Ending Sexual Harassment at Work?
With the publicity generated by the high profile #MeToo campaign, the exposure of sexual harassment within the Houses of Parliament and other prominent workplaces across the world, it seems very appropriate that the Equality and Human Rights Commission should have recently published a report into sexual harassment in the workplace in the UK.
With evidence from over 1000 employees and employers, it gives a comprehensive – and fairly depressing – overview of sexual harassment in the workplace in the UK. In bring together the report, ‘Turning the Tables: Ending Sexual Harassment at Work’ the EHRC spoke to employees and employers between December 2017 and February 2018. The report records employees’ experiences as well as employers’ responses and makes a number of recommendations aimed at ending sexual harassment in the workplace once and for all. Sadly, most UK employment lawyers won’t be surprised to see the extent of sexual harassment in the workplace exposed in this report – we just hope that the report will prompt positive and decisive action.
How widespread is sexual harassment in the workplace?
So what did the report reveal about sexual harassment in the workplace? The ECHR report was designed to highlight the range of experiences rather than the scale of the problem. Of 750 responses from individuals who had experienced sexual harassment at work, 75% had experienced sexual harassment themselves, whilst the remaining 25% had witnessed it, or supported colleagues or someone else going through it. Although some men reported being sexually harassed, it was overwhelmingly women who experienced the harassment, whilst men reported witnessing it or supporting someone through it. As most solicitors advising on employment law for employees would support, the findings showed that harassment was mostly perpetrated by a senior colleague at work, although about 25% was perpetrated by a third party – a client, a supplier or service user. About 80% were permanent employees, and sexual harassment was reported as early in the Employment relationship as during the recruitment process.
What are the barriers to reporting sexual harassment?
With such wide-ranging experience being reported to the EHRC, and with the publicity surrounding #MeToo highlighting the widespread and endemic nature of sexual harassment, why is so little being done about it? Why, in the 21st Century, is sexual harassment still rife? These are questions many of the top employment solicitors have been asking for many years. It seems that despite discrimination policies and awareness, few people feel able to report the sexual harassment they suffer. In the words of the report
“Too many people are being silenced by toxic workplace cultures and very real fears of victimisation” Not only that but “…employers’ responses are inconsistent and in many cases risk being ineffective”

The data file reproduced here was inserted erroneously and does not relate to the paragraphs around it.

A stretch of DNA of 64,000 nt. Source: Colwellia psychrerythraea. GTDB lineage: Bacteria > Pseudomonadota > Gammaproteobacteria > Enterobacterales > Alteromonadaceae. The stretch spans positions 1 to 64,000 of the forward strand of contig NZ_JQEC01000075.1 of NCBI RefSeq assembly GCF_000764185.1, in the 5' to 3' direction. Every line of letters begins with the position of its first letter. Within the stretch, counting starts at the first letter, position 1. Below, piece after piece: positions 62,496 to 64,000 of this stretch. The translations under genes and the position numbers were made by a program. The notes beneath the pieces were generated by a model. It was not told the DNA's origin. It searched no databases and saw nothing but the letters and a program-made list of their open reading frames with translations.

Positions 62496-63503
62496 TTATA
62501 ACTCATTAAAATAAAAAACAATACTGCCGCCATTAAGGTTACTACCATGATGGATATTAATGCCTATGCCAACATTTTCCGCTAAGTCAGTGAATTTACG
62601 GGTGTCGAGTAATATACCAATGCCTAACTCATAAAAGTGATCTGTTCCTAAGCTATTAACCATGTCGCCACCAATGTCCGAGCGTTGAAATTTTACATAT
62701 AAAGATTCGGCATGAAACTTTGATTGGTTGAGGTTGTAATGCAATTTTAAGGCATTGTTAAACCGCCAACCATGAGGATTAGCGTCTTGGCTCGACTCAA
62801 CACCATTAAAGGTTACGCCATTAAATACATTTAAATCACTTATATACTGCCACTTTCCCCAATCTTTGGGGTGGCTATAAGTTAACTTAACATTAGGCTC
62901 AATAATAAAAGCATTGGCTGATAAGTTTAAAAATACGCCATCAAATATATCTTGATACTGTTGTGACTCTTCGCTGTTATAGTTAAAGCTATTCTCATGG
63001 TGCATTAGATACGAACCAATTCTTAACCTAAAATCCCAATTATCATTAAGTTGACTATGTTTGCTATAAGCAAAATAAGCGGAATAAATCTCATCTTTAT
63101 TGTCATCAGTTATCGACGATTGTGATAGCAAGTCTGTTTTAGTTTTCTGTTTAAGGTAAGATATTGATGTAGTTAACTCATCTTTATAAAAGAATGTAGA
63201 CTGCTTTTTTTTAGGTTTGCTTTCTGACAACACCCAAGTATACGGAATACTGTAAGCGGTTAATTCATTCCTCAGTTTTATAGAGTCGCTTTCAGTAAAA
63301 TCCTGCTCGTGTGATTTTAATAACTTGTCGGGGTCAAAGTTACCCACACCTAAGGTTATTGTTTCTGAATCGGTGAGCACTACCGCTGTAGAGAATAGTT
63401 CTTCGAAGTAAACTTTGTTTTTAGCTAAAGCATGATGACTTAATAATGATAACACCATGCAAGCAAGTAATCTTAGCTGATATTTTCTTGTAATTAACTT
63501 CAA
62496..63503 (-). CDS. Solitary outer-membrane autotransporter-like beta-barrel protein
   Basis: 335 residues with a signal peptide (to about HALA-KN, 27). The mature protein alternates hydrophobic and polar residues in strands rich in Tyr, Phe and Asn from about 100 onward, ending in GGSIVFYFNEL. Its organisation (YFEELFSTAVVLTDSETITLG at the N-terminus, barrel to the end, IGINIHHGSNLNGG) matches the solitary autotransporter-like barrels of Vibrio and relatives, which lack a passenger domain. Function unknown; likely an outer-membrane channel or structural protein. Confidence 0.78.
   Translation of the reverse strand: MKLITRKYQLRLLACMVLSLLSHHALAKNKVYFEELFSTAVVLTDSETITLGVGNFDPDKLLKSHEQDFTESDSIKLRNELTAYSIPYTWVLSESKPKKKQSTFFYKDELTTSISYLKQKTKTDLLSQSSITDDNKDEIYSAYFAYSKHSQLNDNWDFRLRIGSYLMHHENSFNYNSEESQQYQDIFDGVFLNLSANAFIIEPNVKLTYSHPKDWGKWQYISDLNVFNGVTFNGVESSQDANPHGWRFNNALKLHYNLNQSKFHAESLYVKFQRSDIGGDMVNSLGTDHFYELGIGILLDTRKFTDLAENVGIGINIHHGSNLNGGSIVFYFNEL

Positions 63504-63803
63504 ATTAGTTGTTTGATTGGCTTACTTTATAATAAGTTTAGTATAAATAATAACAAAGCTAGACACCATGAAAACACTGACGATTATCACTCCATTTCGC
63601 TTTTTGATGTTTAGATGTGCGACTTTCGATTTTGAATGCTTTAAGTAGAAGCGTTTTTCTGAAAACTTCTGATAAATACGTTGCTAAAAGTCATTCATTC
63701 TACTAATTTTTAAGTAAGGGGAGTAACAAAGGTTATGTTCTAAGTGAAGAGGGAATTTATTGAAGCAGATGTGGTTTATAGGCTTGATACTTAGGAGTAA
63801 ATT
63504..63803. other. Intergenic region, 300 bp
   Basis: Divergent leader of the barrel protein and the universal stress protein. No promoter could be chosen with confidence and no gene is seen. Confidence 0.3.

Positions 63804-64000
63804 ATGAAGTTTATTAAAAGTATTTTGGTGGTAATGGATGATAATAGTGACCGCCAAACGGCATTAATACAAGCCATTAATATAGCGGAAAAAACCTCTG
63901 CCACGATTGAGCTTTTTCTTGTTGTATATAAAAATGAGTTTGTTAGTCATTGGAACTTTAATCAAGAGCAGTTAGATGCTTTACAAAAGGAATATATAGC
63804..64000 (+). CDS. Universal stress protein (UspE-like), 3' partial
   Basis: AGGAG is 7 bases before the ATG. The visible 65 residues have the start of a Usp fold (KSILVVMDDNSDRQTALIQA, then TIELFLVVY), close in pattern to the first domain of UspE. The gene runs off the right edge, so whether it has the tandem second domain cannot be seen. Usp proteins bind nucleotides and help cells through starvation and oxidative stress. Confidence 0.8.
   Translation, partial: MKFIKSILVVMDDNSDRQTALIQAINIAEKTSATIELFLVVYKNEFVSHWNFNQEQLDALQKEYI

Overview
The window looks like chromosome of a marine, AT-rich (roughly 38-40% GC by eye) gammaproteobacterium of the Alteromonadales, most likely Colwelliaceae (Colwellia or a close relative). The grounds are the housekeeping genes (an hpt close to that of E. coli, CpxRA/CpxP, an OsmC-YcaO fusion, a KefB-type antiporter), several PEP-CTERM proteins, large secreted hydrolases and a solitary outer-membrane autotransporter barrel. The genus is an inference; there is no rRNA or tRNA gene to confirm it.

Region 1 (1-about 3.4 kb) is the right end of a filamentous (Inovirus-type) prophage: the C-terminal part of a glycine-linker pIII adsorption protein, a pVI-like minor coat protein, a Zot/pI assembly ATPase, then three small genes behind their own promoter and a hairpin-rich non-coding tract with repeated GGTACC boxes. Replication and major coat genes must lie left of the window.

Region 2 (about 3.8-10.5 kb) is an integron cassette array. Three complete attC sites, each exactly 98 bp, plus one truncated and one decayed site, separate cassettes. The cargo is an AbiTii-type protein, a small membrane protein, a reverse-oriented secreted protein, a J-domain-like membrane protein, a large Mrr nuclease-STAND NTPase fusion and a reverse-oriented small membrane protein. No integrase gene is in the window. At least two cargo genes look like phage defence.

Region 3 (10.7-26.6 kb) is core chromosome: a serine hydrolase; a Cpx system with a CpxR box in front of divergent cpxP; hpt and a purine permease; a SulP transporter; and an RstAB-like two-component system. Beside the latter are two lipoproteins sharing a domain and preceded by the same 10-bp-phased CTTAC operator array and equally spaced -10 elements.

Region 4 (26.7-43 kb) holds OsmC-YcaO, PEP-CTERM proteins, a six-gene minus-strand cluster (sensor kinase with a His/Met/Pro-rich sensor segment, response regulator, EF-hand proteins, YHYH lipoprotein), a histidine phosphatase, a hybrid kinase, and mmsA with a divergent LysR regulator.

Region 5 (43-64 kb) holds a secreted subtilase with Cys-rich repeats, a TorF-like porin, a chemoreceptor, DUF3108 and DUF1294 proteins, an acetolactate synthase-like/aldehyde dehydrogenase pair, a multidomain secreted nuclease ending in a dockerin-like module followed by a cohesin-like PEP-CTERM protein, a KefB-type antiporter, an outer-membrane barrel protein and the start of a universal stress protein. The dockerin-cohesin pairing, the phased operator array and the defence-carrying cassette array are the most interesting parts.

The report documents a catalogue of failures on the part of management to recognise the problem of sexual harassment, and in many cases are seen as part of the problem. Most of the responses received to the question ‘How helpful was the response from managers and HR staff?’ was ‘very unhelpful’.
What does the EHRC recommend?
Perhaps the most important part of the report are the recommendations the EHRC has made in a bid to stamp out sexual harassment at work once and for all. They include:
- A mandatory duty on employers and a statutory code of practice to require all employers to take effective steps to prevent and respond to sexual harassment
- Targeted sexual harassment training from ACAS for managers, staff and workplace sexual harassment ‘champions’ to support employers in achieving change
- The development by the Government of an online reporting tool to make it easier to report sexual harassment
- Publication of sexual harassment policies on the employer’s website
- Restrictions on the use of non-disclosure and confidentiality clauses which prevent employees speaking out about harassment they have suffered
- Introducing a mandatory duty on employers to prevent victimisation, with interim relief available for employees who are dismissed for making a complaint
Will the report and recommendations deliver results?
If nothing else, the EHCR report has highlighted a situation that top employment law firms in London have long been aware of: that sexual harassment at work is endemic and extends throughout the workplace, and beyond, leaving employees vulnerable not only to the unwanted behaviour of colleagues, but of clients, suppliers and third parties. The report has made some clear recommendations, based on evidence from employees and employers and puts sexual harassment – or rather, ending sexual harassment in the workplace, firmly on the agenda. It is for the Government to take action to bring this into being and put a statutory framework in place to make these recommendations a reality. On the meantime, should you be keen to tackle sexual harassment within your organisation, our employment law services for employers include bespoke training, tailored to your organisation, to raise awareness of sexual harassment and to help you implement strategies designed to promote a workplace that is free of discrimination and harassment.
OTS Solicitors’ team of employment law solicitors in London are experienced in all aspects of employment law. If you are looking for an Employment lawyer in the city of London, either to help you as an employer to improve your workplace practices, or to support you if you have been the victim of sexual harassment in the workplace, call us on 0203 959 9123.